The increasing mutation frequency of the SARS-CoV-2 virus and the emergence of successive variants have made correct diagnosis hard to perform. Developing efficient and accurate methods to diagnose infected patients is crucial to effectively mitigate the pandemic. Here, we developed an electrochemical immunosensor based on SARS-CoV-2 antibody cocktail-conjugated magnetic nanoparticles for the sensitive and accurate detection of the SARS-CoV-2 virus and its variants in nasopharyngeal swabs. The application of the antibody cocktail was compared with commercially available anti-SARS-CoV-2 S1 (anti-S1) and anti-S2 monoclonal antibodies. After optimization and calibration, the limit of detection (LOD) determination demonstrated a LOD = 0.53-0.75 ng/mL for the antibody cocktail-based sensor compared with 0.93 ng/mL and 0.99 ng/mL for the platforms using anti-S1 and anti-S2, respectively. The platforms were tested with human nasopharyngeal swab samples pre-diagnosed with RT-PCR (10 negatives and 40 positive samples). The positive samples include the original, alpha, beta, and delta variants (n = 10, for each). The polyclonal antibody cocktail performed better than commercial anti-S1 and anti-S2 antibodies for all samples reaching 100% overall sensitivity, specificity, and accuracy. It also showed a wide range of variants detection compared to monoclonal antibody-based platforms. The present work proposes a versatile electrochemical biosensor for the indiscriminate detection of the different variants of SARS-CoV-2 using a polyclonal antibody cocktail. Such diagnostic tools allowing the detection of variants can be of great efficiency and economic value in the fight against the ever-changing SARS-CoV-2 virus.


Subject(s)
Biosensing Techniques , COVID-19 , Magnetite Nanoparticles , COVID-19/diagnosis , Humans , Immunoassay , SARS-CoV-2/genetics
15.
Front Cell Infect Microbiol ; 12: 824578, 2022.
Article in English | MEDLINE | ID: covidwho-1775646

ABSTRACT

Coronavirus disease 2019 (COVID-19) remains a serious emerging global health problem, and little is known about the role of oropharynx commensal microbes in infection susceptibility and severity. Here, we present the oropharyngeal microbiota characteristics identified by full-length 16S rRNA gene sequencing through the NANOPORE platform of oropharynx swab specimens from 10 mild COVID-19 patients and 10 healthy controls. Our results revealed a distinct oropharyngeal microbiota composition in mild COVID-19 patients, characterized by enrichment of opportunistic pathogens such as Peptostreptococcus anaerobius and Pseudomonas stutzeri and depletion of Sphingomonas yabuuchiae, Agrobacterium sullae, and Pseudomonas veronii. Based on the relative abundance of the oropharyngeal microbiota at the species level, we built a microbial classifier to distinguish COVID-19 patients from healthy controls, in which P. veronii, Pseudomonas fragi, and S. yabuuchiae were identified as the most prominent signatures for their depletion in the COVID-19 group. Several members of the genus Campylobacter, especially Campylobacter fetus and Campylobacter rectus, which were highly enriched in COVID-19 patients with higher severe acute respiratory syndrome coronavirus 2 (SARS-CoV-2) viral load and showed a significant correlation with disease status and several routine clinical blood indicators, indicate that several bacteria may transform into opportunistic pathogen in COVID-19 patients when facing the challenges of viral infection. We also found the diver taxa Streptococcus anginosus and Streptococcus alactolyticus in the network of disease patients, suggesting that these oropharynx microbiota alterations may impact COVID-19 severity by influencing the microbial association patterns. In conclusion, the low sample size of SARS-CoV-2 infection patients (n = 10) here makes these results tentative; however, we have provided the overall characterization that oropharyngeal microbiota alterations and microbial correlation patterns were associated with COVID-19 severity in Anhui Province.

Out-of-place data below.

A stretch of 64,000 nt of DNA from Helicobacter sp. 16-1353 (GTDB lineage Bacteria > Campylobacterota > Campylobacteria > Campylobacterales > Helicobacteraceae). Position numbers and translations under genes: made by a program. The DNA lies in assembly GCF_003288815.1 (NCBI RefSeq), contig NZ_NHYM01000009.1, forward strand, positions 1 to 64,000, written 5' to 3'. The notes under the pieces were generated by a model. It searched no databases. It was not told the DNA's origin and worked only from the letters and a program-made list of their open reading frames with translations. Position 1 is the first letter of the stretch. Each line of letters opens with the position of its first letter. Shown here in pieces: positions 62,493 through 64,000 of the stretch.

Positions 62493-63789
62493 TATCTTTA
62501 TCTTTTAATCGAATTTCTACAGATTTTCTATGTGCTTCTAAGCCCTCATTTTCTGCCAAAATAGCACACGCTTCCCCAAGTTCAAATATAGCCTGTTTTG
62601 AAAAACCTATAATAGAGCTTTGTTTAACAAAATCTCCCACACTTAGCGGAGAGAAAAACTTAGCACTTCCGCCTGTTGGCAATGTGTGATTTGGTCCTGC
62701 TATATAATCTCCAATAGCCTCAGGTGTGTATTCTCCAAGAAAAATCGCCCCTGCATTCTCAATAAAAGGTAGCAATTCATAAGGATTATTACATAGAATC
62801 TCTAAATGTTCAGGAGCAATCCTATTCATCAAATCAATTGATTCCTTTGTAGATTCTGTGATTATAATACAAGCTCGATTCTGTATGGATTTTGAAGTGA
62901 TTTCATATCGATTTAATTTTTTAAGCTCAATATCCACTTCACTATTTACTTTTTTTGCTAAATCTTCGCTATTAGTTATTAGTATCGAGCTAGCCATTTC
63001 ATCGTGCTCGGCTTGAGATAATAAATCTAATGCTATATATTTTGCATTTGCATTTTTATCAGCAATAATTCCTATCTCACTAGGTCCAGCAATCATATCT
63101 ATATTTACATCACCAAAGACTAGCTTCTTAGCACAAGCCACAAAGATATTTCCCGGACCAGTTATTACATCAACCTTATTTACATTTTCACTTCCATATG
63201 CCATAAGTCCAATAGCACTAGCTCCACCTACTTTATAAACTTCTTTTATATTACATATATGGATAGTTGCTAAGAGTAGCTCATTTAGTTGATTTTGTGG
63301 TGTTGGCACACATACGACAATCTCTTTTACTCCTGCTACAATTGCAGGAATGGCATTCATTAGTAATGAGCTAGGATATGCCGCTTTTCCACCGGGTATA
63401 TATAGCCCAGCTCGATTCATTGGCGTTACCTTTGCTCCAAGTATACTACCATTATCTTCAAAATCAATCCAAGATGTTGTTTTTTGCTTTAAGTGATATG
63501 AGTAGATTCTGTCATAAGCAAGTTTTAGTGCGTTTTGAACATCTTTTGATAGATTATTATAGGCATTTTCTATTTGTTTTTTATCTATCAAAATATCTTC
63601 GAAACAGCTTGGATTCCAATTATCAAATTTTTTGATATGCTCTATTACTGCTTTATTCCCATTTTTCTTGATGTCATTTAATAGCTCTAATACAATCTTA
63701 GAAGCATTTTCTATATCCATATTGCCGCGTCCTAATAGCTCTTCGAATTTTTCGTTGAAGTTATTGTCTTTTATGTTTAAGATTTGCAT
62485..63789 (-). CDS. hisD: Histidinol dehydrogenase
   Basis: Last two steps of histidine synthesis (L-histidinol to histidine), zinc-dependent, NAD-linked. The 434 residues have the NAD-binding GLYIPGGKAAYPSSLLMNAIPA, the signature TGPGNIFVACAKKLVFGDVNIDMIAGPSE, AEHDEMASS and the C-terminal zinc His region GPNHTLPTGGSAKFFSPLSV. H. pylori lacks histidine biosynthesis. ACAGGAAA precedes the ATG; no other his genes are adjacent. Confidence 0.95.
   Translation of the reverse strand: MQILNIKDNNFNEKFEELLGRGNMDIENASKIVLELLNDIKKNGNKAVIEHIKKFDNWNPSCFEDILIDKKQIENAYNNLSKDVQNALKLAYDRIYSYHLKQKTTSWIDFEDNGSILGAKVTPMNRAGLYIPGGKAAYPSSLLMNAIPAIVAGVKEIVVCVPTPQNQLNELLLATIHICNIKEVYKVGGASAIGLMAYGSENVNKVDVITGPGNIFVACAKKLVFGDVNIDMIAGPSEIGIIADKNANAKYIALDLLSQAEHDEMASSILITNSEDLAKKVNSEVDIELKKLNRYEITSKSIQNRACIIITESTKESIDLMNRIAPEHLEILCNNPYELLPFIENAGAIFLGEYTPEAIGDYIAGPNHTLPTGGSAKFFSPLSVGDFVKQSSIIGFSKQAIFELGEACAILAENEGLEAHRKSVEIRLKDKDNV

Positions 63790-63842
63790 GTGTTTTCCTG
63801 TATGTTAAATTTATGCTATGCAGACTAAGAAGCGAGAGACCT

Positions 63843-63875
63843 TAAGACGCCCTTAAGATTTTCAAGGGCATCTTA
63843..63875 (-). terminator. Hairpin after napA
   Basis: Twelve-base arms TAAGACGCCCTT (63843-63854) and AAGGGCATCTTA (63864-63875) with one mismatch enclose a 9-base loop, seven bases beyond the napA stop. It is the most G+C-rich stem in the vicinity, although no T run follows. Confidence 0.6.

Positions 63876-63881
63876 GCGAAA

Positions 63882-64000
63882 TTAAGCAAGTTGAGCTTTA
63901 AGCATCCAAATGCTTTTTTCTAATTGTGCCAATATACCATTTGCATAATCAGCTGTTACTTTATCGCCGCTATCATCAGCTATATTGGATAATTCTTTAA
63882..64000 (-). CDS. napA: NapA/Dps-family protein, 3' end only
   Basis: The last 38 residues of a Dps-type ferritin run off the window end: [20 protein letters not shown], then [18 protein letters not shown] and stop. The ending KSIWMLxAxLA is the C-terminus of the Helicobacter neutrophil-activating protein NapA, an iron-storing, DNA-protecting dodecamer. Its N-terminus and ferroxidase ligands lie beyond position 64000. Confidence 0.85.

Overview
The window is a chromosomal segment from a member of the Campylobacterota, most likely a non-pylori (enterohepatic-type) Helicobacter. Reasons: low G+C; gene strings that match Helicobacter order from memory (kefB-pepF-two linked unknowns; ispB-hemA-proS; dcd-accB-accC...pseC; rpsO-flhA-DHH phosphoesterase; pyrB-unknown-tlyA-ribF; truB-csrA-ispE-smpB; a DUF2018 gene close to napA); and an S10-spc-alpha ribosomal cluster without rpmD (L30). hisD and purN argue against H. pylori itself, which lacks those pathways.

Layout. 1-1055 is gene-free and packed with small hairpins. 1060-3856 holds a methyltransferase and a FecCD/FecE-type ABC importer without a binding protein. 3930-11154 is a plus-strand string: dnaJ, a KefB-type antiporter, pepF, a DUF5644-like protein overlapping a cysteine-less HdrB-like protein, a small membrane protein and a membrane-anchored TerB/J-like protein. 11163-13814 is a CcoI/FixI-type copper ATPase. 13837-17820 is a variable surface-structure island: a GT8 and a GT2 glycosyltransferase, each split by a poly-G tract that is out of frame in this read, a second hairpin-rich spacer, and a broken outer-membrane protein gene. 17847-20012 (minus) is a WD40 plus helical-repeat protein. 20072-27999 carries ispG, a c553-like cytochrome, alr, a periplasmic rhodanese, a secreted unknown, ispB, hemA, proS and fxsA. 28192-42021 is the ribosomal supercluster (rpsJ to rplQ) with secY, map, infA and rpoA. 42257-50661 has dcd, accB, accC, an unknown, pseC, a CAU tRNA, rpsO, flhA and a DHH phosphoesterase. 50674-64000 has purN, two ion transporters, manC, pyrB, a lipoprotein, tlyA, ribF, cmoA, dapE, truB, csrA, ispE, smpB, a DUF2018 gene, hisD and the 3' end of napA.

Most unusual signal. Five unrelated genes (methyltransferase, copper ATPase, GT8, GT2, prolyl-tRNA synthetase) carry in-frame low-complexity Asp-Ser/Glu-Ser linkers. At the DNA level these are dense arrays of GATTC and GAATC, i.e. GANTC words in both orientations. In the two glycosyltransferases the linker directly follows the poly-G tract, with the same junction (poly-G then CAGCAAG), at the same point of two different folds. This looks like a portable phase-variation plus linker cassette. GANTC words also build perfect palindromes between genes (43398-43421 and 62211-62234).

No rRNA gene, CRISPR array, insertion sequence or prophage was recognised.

Subject(s)
COVID-19 , Microbiota , Humans , Oropharynx/microbiology , RNA, Ribosomal, 16S/genetics , SARS-CoV-2
16.
Biosens Bioelectron ; 200: 113909, 2022 Mar 15.
Article in English | MEDLINE | ID: covidwho-1670212

ABSTRACT

Coronavirus disease 2019 (COVID-19) has been recognized as a global pandemic outbreak, opening the most severe socio-economic crisis since World War II. Different scientific activities have been emerged in this global scenario, including the development of innovative analytical tools to measure nucleic acid, antibodies, and antigens in the nasopharyngeal swab, serum, and saliva for prompt identification of COVID-19 patients and to evaluate the immune response to the vaccine. The detection of SARS-CoV-2 in saliva remains a challenge for the lack of sufficient sensitivity. To address this issue, we developed a novel paper-based immunoassay using magnetic beads to support the immunological chain and 96-well wax-printed paper plate as a platform for color visualization by using a smartphone combined with Spotxel free-charge app. To assess the reliability of the measurement of SARS-CoV-2 in saliva, untreated saliva was used as a specimen and the calibration curve demonstrated a dynamic range up to 10 µg/mL, with a detection limit equal to 0.1 µg/mL. The effectiveness of this sustainable analytical tool in saliva was evaluated by comparing the data with the nasopharyngeal swab specimens sampled by the same patients and tested with Real-Time PCR reference method, founding 100% of agreement, even in the case of high Cycle Threshold (CT) numbers (low viral load). Furthermore, the positive saliva samples were characterized by the next-generation sequencing method, demonstrating the capability to detect the Delta variant, which is actually (July 2021) the most relevant variant of concern.